New Article: Scott L. Cummings & Jeffrey Selbin, Poverty Law, International Encyclopedia of Social & Behavioral Sciences, 2d Ed., Forthcoming. Abstract below:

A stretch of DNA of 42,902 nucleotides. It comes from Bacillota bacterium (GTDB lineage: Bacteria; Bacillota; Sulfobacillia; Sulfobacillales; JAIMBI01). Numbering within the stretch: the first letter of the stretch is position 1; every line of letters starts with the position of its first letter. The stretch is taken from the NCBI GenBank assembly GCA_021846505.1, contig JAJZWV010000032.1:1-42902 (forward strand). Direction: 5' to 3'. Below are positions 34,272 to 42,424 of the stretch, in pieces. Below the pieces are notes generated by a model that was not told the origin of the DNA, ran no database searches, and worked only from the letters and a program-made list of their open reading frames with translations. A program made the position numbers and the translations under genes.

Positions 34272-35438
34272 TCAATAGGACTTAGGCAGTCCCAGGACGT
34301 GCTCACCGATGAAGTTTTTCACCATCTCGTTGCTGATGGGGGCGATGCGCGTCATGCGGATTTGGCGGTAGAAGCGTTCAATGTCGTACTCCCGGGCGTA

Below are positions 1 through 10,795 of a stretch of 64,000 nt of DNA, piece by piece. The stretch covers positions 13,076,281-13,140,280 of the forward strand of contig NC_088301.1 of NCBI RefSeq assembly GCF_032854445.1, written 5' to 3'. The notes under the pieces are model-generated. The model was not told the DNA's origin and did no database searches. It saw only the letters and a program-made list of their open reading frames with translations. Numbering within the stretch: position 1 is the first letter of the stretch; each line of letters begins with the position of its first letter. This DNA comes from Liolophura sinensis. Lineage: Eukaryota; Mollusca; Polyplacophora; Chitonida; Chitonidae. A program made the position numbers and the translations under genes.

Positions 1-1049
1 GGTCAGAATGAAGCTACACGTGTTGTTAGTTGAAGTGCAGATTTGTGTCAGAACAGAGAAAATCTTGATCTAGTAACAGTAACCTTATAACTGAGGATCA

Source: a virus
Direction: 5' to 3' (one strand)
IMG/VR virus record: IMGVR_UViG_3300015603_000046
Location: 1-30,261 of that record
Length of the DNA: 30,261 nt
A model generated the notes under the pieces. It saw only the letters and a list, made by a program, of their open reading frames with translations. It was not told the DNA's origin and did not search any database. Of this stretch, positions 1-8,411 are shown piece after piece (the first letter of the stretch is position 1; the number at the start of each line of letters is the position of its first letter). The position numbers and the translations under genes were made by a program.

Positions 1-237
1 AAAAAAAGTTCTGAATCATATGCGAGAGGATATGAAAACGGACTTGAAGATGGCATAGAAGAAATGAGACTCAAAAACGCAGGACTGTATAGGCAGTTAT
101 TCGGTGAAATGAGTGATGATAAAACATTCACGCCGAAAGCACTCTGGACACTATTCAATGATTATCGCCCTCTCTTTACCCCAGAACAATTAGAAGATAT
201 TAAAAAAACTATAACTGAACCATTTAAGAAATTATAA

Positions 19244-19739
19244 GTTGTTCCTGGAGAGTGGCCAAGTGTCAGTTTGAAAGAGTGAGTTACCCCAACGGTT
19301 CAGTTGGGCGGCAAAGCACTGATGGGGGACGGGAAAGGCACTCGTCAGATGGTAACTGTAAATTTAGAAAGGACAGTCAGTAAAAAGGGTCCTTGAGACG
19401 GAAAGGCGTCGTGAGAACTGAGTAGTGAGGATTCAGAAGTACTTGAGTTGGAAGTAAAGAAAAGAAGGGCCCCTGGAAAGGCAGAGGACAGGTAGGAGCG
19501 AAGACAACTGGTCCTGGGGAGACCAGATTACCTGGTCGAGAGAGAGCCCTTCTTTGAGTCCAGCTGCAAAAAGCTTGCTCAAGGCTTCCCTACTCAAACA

“Poverty law” refers to policy and lawyering strategies to contest inequality. The rise of the federal welfare state shaped the contours of poverty law in the first half of the twentieth century. This combined with the rights revolution at mid-century to mobilize legal services lawyers and courts in the War on Poverty, which was the zenith of the antipoverty movement. The welfare state’s subsequent decline and federal court retrenchment channeled the antipoverty movement in new directions forged by decentralization, privatization, and globalization: moving it downward (from federal to local), outward (from state to market), and beyond (from domestic to global).